Previous page
Next page
1. An apparatus for measuring blood flow, comprising:
a first elongated narrow ribbon-like diffraction grating transducer (DGT) having a given length, said DGT comprising alternatively polarized sections of piezoelectric media, each section of piezoelectric media being separated by separation media,
means for applying a signal to said DGT to cause said DGT to produce a propagating diffracted beam therefrom in one direction relatively parallel to the length of said DGT and due to the narrow extent thereof said beam spreads in a direction perpendicular to said length.
2. The apparatus according to claim 1, wherein said means for applying a signal includes a stripline.
3. The apparatus according to claim 1, further including:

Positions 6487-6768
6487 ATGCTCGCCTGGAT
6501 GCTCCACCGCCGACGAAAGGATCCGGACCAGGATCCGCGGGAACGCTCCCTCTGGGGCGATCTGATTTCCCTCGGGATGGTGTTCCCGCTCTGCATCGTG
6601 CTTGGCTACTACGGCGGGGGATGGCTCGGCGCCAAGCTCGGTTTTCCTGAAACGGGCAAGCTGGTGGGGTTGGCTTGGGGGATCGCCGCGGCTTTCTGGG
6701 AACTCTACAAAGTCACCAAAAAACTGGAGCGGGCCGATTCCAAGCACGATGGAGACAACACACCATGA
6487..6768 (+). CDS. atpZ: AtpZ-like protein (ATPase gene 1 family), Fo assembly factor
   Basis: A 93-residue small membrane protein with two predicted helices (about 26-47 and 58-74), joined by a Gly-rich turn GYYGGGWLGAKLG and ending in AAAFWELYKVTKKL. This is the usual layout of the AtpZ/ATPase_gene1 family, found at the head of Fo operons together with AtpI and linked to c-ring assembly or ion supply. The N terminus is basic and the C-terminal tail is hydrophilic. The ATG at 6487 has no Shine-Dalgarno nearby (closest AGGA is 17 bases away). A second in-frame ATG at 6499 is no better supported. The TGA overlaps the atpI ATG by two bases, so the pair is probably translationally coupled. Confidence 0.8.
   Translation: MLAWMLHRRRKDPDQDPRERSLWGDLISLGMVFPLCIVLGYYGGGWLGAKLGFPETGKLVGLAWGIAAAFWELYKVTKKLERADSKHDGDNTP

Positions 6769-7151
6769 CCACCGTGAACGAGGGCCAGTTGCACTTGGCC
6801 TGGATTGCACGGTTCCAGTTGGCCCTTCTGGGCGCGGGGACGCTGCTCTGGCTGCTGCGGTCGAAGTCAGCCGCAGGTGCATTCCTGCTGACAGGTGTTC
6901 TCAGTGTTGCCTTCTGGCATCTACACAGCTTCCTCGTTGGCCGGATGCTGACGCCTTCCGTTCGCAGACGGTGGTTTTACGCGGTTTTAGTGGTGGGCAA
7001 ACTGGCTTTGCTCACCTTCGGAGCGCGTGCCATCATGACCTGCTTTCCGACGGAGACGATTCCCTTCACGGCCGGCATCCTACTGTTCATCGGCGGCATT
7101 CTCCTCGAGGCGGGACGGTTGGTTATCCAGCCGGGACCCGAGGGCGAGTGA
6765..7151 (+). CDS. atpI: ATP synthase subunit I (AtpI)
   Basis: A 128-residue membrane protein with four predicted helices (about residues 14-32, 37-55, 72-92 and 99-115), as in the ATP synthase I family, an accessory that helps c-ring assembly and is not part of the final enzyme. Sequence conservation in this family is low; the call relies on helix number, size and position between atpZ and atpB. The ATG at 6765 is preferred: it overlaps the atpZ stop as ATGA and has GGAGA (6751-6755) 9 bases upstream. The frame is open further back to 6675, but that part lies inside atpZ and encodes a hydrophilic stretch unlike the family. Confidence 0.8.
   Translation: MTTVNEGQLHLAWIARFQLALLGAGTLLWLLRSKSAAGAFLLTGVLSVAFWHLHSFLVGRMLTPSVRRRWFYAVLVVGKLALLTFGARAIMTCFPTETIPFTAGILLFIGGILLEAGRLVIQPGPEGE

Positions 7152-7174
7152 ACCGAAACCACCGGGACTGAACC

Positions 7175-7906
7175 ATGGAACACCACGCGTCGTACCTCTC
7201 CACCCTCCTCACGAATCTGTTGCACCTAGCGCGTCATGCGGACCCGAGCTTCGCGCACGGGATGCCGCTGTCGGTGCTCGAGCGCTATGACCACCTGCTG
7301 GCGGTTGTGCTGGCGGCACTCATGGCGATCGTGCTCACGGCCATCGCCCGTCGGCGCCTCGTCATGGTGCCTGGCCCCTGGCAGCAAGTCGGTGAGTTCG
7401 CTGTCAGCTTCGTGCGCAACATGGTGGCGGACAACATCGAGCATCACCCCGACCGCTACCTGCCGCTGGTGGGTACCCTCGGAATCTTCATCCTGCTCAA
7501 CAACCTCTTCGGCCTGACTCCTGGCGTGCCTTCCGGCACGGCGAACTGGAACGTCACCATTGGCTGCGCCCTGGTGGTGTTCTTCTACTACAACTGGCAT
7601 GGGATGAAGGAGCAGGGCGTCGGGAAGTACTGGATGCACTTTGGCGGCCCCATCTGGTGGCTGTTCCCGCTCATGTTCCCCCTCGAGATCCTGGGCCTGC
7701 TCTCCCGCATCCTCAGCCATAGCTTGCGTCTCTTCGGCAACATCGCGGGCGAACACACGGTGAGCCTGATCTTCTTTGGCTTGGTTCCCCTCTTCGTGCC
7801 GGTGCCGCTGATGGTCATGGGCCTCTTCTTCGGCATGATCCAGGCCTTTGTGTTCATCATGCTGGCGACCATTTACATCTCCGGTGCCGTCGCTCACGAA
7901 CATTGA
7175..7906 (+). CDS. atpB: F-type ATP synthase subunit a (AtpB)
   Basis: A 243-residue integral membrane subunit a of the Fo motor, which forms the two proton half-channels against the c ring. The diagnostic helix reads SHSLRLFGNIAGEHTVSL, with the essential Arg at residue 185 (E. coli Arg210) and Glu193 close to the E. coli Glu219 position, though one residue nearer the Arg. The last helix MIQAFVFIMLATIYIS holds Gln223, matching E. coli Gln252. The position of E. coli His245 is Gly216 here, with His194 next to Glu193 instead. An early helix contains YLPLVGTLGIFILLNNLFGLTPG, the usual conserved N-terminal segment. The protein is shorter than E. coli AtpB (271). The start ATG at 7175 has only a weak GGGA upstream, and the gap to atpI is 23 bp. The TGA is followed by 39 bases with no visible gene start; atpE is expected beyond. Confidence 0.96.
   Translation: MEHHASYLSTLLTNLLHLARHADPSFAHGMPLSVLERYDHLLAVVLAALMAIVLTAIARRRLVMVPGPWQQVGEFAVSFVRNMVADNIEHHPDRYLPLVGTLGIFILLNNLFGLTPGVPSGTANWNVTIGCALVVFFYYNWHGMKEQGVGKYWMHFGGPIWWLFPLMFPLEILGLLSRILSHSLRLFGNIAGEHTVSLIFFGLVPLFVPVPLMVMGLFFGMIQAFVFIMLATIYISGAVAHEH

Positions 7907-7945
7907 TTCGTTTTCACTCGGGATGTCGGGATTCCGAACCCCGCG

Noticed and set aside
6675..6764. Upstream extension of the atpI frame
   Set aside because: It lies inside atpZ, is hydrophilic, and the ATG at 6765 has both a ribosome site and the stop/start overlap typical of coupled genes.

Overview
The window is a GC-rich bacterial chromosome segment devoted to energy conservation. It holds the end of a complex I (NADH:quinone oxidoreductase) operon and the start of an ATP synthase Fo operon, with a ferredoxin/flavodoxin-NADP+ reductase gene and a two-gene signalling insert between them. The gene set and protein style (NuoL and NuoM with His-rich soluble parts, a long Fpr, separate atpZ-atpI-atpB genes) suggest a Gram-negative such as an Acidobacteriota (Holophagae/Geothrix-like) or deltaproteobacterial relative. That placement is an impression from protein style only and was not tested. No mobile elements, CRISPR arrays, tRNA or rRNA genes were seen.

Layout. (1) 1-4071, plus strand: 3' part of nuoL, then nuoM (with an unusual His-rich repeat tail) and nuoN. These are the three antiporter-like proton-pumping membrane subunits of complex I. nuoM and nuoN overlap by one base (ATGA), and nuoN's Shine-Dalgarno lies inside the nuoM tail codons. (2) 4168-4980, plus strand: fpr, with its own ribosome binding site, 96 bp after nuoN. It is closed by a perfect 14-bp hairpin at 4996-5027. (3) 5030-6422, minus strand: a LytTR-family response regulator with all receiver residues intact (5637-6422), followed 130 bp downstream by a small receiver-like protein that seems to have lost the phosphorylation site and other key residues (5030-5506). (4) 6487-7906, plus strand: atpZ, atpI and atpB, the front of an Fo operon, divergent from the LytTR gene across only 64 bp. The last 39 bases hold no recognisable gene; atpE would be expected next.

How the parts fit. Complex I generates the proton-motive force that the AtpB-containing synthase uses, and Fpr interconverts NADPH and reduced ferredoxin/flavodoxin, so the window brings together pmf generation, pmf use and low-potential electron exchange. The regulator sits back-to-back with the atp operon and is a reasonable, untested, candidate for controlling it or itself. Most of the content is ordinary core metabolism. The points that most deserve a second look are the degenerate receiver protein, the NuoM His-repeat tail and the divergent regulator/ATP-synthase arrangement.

a second elongated narrow transducer associated with said first transducer, said second transducer being operative to receive Doppler-shifted ultrasound frequencies produced by scattering of ultrasound from said first transducer by flowing blood.
4. The apparatus according to claim 1, wherein said transducer is of a length sufficient to cause said transducer to present a useful capacitance at ultrasonic frequencies.
5. The apparatus according to claim 4, wherein the length is between 5 to 400 millimeters.
6. The apparatus according to claim 1, wherein said separation media is a polymer.
7. An apparatus for measuring flow in a vessel, comprising: